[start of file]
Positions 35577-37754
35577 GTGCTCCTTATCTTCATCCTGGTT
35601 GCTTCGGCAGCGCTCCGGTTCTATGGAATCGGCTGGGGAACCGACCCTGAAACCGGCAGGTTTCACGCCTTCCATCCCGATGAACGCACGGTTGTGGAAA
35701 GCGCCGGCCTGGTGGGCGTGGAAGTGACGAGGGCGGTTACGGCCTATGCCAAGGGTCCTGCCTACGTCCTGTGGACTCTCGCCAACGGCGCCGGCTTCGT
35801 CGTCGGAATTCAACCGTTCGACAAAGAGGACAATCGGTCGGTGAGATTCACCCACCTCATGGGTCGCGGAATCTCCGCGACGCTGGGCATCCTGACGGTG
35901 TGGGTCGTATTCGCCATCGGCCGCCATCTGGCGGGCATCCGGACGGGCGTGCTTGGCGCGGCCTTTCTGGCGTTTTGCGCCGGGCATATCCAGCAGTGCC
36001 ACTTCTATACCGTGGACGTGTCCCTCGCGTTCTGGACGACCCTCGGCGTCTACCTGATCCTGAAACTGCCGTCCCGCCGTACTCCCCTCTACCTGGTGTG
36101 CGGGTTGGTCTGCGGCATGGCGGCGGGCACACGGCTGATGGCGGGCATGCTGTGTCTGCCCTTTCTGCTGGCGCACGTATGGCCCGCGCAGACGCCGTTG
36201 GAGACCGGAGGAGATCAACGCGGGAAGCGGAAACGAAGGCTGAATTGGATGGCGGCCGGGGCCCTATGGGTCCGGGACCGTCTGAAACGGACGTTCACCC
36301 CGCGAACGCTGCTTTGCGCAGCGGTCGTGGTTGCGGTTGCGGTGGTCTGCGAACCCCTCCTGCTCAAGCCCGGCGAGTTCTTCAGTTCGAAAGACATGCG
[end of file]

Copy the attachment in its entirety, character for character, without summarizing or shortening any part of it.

Positions 35577-37754
35577 GTGCTCCTTATCTTCATCCTGGTT
35601 GCTTCGGCAGCGCTCCGGTTCTATGGAATCGGCTGGGGAACCGACCCTGAAACCGGCAGGTTTCACGCCTTCCATCCCGATGAACGCACGGTTGTGGAAA
35701 GCGCCGGCCTGGTGGGCGTGGAAGTGACGAGGGCGGTTACGGCCTATGCCAAGGGTCCTGCCTACGTCCTGTGGACTCTCGCCAACGGCGCCGGCTTCGT
35801 CGTCGGAATTCAACCGTTCGACAAAGAGGACAATCGGTCGGTGAGATTCACCCACCTCATGGGTCGCGGAATCTCCGCGACGCTGGGCATCCTGACGGTG
35901 TGGGTCGTATTCGCCATCGGCCGCCATCTGGCGGGCATCCGGACGGGCGTGCTTGGCGCGGCCTTTCTGGCGTTTTGCGCCGGGCATATCCAGCAGTGCC
36001 ACTTCTATACCGTGGACGTGTCCCTCGCGTTCTGGACGACCCTCGGCGTCTACCTGATCCTGAAACTGCCGTCCCGCCGTACTCCCCTCTACCTGGTGTG
36101 CGGGTTGGTCTGCGGCATGGCGGCGGGCACACGGCTGATGGCGGGCATGCTGTGTCTGCCCTTTCTGCTGGCGCACGTATGGCCCGCGCAGACGCCGTTG
36201 GAGACCGGAGGAGATCAACGCGGGAAGCGGAAACGAAGGCTGAATTGGATGGCGGCCGGGGCCCTATGGGTCCGGGACCGTCTGAAACGGACGTTCACCC
36301 CGCGAACGCTGCTTTGCGCAGCGGTCGTGGTTGCGGTTGCGGTGGTCTGCGAACCCCTCCTGCTCAAGCCCGGCGAGTTCTTCAGTTCGAAAGACATGCG